• 3 cloves of garlic
  • 2 Tbsp gochujang
  • 1 Tbsp sesame oil
  • 1 Tbsp sugar
  • 1 Tbsp water
  • 1 Tbsp roasted sesame seeds
  • 1 tsp vinegar
  • 1 tsp minced ginger

The how to:

  • marinate the beef in the seasoning then fry
  • lightly fry the carrots with a little bit of sesame oil and salt and set aside
  • lightly fry the zucchini in the same way and set aside
  • blanch the bean sprouts, squeeze to drain the water and season with a sprinkle of sesame oil and soy sauce
  • make the bibimbap sauce
  • fry the eggs over-easy
  • assemble the bowls: rice on the bottom, veggies and meat in cute little piles around the edge with a egg in the middle, top with bibimbap sauce
  • to eat: mix it all up and enjoy!


Note: bibimbap translates mixed rice so use your muscles and mix it up well 🙂

The Korea Fund

jaina's journal

Jaina’s journal page: “We are raising money to go to Korea. Just to tell you my brothers have never seen my Dad’s Mom or Dad.”

The kids really want to go to Korea. Earlier this year, we discussed trying to go to Korea as a family.  It has been over 6 years since we have all gone, over 2 since my yobo has seen his mom and the boys have never met their Halmoni, grandmother.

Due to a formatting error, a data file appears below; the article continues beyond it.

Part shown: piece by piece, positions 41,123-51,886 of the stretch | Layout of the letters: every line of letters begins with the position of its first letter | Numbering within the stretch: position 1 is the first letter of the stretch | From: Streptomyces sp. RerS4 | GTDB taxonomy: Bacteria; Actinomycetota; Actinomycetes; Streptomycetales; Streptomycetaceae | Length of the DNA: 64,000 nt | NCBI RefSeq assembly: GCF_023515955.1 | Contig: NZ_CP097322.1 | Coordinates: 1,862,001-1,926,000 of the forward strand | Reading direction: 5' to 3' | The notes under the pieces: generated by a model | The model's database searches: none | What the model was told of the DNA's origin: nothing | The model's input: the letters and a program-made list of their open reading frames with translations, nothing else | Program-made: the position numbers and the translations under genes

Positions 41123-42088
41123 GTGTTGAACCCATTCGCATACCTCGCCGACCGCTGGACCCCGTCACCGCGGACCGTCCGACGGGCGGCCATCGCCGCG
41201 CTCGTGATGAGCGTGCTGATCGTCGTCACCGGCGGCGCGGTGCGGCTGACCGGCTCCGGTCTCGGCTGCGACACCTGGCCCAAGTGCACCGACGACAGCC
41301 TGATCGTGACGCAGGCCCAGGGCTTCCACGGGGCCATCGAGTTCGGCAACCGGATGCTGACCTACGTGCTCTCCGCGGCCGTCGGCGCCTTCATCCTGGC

Everyone knows that travel is not cheap and international travel is that much more expensive.  So as much as we would love to hop on a plane tomorrow and go see Halmoni, we explained to the kids that it costs a lot of money to take this kind of trip.


So we brainstormed ideas on how the kids could help raise some money so we could go and visit Halmoni and see Korea.  They came up with some great ideas and we have been busy putting them into action:

We had a garage sale,

garage sale

they have done lemonade stands,


they have collected pop cans,

pop cans

they have saved their birthday money, we brought some scrap metal to the recycle depot and we consigned some baby clothes. It has been a very fun family project and I think the kids are learning a lot of really good life lessons through it all.

How are we doing?  Hopefully, by the end of the summer, we will have one ticket paid for! 🙂

Rice burgers with kalbi patties

Rice burger

A delicious kalbi hamburger patty topped with fried kimchi and onions sandwiched between two sesame rice ‘buns’! (Please ignore the big honkin’ onion in the picture.)